Professor Michael Hirshon was just featured in Magnifying, a series dedicated to showcasing the talent of our students, faculty, and staff to help you learn more about the remarkable individuals within our creative community here at the College of Fine Arts. Read the feature below:
Michael Hirshon is a freelance illustrator and assistant professor of Illustration in the Department of Art & Art History. He holds a BFA in Visual Communication and Psychology from Washington University in St. Louis and an MFA in Illustration as Visual Essay from the School of Visual Arts in New York City. He has spent the past decade working with a wide array of clients including The New York Times, HarperCollins Publishers, Amazon, The Washington Post, Forbes, and American Express. His work has been recognized by the Society of Illustrators, American Illustration, Spectrum, CMYK, and 3x3.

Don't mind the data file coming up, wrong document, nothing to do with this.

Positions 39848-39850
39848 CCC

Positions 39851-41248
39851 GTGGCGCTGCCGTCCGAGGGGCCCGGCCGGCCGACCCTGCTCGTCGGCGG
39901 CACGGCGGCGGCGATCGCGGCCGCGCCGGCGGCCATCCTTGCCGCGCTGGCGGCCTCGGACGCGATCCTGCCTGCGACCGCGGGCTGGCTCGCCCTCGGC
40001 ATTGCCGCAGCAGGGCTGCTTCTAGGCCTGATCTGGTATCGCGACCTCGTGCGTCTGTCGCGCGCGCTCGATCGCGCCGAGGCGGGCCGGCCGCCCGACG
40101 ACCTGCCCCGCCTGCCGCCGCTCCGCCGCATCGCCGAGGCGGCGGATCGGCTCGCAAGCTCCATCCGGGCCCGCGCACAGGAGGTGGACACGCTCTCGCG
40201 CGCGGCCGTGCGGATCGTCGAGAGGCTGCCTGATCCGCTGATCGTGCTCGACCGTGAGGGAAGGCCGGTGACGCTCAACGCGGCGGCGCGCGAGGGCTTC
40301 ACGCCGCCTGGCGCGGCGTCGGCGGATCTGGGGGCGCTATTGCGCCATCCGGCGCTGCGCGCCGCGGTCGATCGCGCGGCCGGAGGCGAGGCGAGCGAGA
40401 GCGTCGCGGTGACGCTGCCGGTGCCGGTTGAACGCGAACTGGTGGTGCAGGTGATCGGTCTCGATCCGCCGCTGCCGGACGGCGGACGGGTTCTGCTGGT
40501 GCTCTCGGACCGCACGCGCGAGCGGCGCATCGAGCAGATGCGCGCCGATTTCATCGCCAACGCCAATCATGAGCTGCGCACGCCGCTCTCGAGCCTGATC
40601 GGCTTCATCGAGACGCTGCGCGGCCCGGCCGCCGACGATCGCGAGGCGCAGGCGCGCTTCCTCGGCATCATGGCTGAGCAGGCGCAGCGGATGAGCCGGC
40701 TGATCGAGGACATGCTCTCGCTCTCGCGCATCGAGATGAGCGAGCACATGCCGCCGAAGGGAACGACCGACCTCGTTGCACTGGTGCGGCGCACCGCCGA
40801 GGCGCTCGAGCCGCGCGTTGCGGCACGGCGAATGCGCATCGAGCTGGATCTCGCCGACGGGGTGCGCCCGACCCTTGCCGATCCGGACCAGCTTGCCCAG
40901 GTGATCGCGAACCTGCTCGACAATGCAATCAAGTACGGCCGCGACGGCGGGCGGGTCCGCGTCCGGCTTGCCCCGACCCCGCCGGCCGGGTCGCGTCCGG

Michael is enthusiastic about illustration and enjoys seeking out unusual avenues for visual storytelling. He has collaborated on packaging for a dog toy company, a taco truck chef’s cookbook, the side of a city bus, a dating coach’s graphic memoir, a US Senate campaign, and the walls of a daycare in Pakistan.
What do you consider your first big break in illustration?